You also have Fargate on EKS, which is very similar to ECS. If you use this, AWS will be responsible for your worker nodes so you don't need to provision them, you don't need to maintain them.

Really though, one of the main differences between the two is the way they are accessed for management. ECS is AWS specific, so the APIs used to manage ECS only apply to ECS. EKS however is largely open sourced, and many of the APIs requests would apply to other Kubernetes platforms. This means that it should be easier to move an application to another platform, in theory. It is worth noting though, that this isn't quite as straight-forward as people might think, and if you are using other cloud specific services (ACM, DynamoDB, etc.) it definitely won't be as easy as just moving your images.

So ECS is more closely tied to AWS, however, it is generally less complex and easier to onboard too. Kubernetes is going to be another technology to learn (on top of simply containers), which can require a significant investment in time to really get to grips with. This doesn't meamn it can't be done, there is fantastic support out there, but if you are moving a critical system to containers, how confident are you in Kubernetes, not when it is running well, but when it is running badly? So unless you have a significant amount of experience with Kubernetes, ECS still remains a less complex platform to work with. You also don't pay for the control plane and worker nodes, like you do with EKS.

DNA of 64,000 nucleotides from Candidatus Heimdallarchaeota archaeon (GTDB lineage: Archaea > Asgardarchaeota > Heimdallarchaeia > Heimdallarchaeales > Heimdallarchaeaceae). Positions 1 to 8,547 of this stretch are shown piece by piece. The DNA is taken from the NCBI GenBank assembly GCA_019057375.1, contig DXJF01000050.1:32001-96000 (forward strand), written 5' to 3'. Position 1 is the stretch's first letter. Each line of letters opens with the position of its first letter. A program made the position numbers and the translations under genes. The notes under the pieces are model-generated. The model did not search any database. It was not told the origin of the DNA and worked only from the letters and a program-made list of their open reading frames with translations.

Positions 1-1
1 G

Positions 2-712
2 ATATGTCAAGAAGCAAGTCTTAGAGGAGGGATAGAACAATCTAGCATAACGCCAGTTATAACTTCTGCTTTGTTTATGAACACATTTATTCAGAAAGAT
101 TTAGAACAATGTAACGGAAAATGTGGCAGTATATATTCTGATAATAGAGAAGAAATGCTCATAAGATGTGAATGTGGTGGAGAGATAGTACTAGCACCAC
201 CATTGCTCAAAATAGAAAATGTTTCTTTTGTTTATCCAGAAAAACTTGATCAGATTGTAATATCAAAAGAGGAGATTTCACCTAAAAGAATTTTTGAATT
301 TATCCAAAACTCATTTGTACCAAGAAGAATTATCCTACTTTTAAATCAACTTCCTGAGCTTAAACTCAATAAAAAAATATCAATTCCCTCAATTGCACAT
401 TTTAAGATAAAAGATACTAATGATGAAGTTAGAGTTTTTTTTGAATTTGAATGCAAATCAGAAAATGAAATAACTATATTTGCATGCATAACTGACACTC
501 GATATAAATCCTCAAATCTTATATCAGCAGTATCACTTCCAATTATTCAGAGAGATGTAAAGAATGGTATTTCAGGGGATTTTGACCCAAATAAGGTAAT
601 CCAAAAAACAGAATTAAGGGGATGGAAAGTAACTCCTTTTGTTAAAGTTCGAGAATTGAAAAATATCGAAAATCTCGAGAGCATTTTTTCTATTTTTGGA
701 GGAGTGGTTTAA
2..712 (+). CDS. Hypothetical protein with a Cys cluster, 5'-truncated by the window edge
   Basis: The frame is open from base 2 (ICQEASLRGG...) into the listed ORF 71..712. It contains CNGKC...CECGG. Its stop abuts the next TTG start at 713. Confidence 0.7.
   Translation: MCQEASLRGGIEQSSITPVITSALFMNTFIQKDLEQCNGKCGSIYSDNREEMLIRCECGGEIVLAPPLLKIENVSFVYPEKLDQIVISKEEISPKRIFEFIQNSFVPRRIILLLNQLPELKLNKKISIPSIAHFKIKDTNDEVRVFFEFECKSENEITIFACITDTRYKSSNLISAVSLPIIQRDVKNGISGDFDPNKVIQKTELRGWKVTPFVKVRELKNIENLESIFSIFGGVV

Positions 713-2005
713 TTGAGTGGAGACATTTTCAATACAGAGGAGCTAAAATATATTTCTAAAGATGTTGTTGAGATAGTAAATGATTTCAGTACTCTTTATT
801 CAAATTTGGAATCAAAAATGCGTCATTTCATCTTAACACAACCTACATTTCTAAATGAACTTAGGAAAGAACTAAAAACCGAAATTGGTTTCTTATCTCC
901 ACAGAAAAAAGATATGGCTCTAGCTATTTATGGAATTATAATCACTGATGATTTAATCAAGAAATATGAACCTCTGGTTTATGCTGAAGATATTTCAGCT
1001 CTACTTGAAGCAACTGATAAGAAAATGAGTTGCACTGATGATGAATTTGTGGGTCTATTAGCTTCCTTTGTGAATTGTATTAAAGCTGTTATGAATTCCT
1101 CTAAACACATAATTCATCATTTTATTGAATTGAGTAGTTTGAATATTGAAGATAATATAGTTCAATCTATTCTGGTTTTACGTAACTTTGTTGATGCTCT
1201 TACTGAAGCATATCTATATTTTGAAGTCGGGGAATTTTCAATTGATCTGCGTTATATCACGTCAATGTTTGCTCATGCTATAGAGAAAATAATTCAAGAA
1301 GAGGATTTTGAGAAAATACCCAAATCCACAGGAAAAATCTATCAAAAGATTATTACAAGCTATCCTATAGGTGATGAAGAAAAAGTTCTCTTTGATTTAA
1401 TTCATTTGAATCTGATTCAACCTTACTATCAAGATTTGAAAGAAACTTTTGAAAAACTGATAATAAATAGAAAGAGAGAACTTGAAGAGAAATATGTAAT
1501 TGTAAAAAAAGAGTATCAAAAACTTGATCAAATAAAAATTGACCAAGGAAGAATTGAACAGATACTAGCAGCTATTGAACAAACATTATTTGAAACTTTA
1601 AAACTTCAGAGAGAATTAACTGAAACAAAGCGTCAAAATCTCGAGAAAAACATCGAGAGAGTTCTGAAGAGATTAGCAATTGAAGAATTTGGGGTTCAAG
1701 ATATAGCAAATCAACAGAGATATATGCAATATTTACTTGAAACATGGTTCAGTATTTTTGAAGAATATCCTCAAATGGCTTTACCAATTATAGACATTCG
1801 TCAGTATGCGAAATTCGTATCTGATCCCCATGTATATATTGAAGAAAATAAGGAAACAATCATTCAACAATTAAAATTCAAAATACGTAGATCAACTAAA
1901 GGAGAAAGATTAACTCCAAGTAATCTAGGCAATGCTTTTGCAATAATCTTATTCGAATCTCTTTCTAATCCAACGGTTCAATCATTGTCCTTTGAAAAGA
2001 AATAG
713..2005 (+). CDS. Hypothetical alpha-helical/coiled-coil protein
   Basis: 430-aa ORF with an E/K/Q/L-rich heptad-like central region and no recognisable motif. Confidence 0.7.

Which Should I Choose Then?

Given the scales that ECS can offer (just think about who many AWS services you use, which run on ECS under the hood), there is really no performance or scale reason to not go with ECS.

EKS is probably a better choice if you really need multi-cloud (or hybrid-cloud), and so are not using other cloud native services, or looking to migrate away from those too. That could be something that financial institutions need to consider to avoid vendor lock-in. Additionally, if you either already have the skills and experience with Kubernetes, or you have the time and resources available to invest in up-skilling in Kubernetes, EKS could be a sensible choice because of the wide adoption.

ECS should however, in my opinion, still be the default choice for the majority of customers because of the easier configuration and management, which leads to faster "time to market", easier support. And one of the driving factors is moving to the cloud is so allow a cloud provider to do the "undifferentiated heavy lifting". By letting AWS manage more of your underlying infrastructure, isn't that what you are doing by choosing ECS? You remove all the complexity around namespaces, nodegroups, scaling, etc.

Just as importantly of course, ECS is going to be cheaper to run.

So ECS should be the default choice. Then consider EKS, if ECS isn't going to meet a specific business or technical requirement.